Chains Across the River

Written by Bevis Longstreth
Review by Bonnie DeMoss

This is the story of Thomas Machin, an engineer of somewhat flawed character who enlisted in the British Army and was posted to Boston, where he saw action at Breed’s Hill before deserting to join the Rebels. George Washington then ordered Machin to the Hudson River in order to envision and design ways to block the British Armada gathering in New York Harbor, an important strategic position.

This well-researched novel will introduce many to Machin, a lesser-known revolutionary war hero and brilliant engineer. Machin’s friendship with William Knox plays a large part in the novel and is instrumental to the plot. General George Washington figures prominently in this story as well. There are occasionally some paragraphs that read more like a history book than a novel, but the information provided is compelling and has been meticulously researched.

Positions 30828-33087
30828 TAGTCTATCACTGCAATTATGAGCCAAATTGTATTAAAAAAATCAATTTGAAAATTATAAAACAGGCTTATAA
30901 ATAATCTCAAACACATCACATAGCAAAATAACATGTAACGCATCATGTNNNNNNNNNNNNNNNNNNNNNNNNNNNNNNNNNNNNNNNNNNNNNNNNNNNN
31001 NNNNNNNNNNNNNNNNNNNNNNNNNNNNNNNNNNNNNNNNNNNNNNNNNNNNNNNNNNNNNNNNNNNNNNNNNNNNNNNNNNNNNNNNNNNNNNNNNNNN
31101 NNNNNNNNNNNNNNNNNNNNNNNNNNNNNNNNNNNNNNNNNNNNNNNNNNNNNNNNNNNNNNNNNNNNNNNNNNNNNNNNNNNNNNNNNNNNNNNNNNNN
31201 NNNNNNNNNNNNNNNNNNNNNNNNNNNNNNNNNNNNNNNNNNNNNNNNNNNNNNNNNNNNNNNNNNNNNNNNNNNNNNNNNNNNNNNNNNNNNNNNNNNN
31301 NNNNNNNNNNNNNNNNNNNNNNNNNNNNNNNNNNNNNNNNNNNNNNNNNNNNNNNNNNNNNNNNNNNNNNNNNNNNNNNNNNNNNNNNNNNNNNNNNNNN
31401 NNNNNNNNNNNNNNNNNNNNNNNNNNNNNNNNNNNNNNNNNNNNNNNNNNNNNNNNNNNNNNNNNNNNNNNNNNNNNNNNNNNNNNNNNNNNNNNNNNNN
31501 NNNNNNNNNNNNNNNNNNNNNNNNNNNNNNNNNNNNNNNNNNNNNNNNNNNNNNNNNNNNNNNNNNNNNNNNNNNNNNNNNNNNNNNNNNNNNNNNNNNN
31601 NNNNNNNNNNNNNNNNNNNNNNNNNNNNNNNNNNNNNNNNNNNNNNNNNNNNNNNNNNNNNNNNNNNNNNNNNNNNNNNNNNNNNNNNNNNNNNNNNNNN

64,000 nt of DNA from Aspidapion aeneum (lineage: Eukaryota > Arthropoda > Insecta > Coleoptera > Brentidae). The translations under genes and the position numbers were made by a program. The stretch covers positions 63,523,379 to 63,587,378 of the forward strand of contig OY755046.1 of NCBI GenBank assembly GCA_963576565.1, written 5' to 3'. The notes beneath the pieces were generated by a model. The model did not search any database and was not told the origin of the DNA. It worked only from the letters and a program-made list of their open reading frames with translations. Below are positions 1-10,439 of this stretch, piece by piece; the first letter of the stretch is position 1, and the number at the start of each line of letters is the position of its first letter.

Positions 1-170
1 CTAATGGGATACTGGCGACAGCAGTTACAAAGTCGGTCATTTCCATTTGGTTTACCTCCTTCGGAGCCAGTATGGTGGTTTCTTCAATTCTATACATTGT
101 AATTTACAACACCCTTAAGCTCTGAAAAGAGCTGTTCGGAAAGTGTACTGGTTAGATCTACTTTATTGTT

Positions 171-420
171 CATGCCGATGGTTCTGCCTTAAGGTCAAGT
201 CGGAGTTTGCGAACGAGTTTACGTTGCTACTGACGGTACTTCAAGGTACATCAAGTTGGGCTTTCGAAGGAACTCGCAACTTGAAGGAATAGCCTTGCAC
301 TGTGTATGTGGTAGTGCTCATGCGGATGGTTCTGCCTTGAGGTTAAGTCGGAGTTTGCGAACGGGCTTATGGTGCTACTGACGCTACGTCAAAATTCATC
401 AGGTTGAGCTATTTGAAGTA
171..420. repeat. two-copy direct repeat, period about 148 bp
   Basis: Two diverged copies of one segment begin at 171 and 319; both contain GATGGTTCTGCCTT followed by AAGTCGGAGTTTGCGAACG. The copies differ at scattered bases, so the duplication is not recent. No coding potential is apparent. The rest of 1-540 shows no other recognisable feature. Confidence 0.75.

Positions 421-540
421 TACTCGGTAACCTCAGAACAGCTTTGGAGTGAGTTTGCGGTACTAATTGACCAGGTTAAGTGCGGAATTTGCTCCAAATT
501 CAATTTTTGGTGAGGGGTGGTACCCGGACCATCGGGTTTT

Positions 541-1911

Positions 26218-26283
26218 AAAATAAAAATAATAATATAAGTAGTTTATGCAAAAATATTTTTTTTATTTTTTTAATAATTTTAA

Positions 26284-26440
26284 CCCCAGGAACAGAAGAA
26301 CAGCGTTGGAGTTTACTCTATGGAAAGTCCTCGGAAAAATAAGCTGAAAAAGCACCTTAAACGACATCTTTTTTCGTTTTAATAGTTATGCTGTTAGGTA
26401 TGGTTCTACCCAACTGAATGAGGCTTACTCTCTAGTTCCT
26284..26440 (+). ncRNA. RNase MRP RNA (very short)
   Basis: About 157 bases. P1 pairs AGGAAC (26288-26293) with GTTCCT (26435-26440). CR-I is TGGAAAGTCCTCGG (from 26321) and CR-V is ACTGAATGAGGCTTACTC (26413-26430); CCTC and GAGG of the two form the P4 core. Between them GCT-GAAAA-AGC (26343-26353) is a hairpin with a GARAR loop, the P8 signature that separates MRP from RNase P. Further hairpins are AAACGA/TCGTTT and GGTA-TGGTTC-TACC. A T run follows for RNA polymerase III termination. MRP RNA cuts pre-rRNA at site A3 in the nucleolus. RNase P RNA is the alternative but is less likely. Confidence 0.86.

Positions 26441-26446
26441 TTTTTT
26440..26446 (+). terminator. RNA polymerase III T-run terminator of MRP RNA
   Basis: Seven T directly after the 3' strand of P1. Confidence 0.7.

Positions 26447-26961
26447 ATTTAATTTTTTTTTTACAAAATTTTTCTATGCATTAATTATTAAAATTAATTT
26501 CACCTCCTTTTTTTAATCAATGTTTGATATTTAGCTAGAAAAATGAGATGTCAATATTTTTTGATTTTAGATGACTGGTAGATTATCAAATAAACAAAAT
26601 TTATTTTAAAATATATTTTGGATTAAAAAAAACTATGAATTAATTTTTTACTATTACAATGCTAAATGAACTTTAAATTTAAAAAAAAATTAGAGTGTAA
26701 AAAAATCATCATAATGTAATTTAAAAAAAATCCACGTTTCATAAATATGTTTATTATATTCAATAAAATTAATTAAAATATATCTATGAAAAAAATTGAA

The characters, real and fictional, blend well together in a fascinating tale based on true events. Life as a British enlisted man in the 1770s and the class system in Britain at that time are described in depressing detail, and the reader gets some idea of why Machin decided to desert. There are two women in this novel who figure prominently in the outcome of events. There are also some sexual situations that suggest that women of that time were more adventurous and in control than one might think. Recommended for fans of fiction and history books about the American Revolutionary War.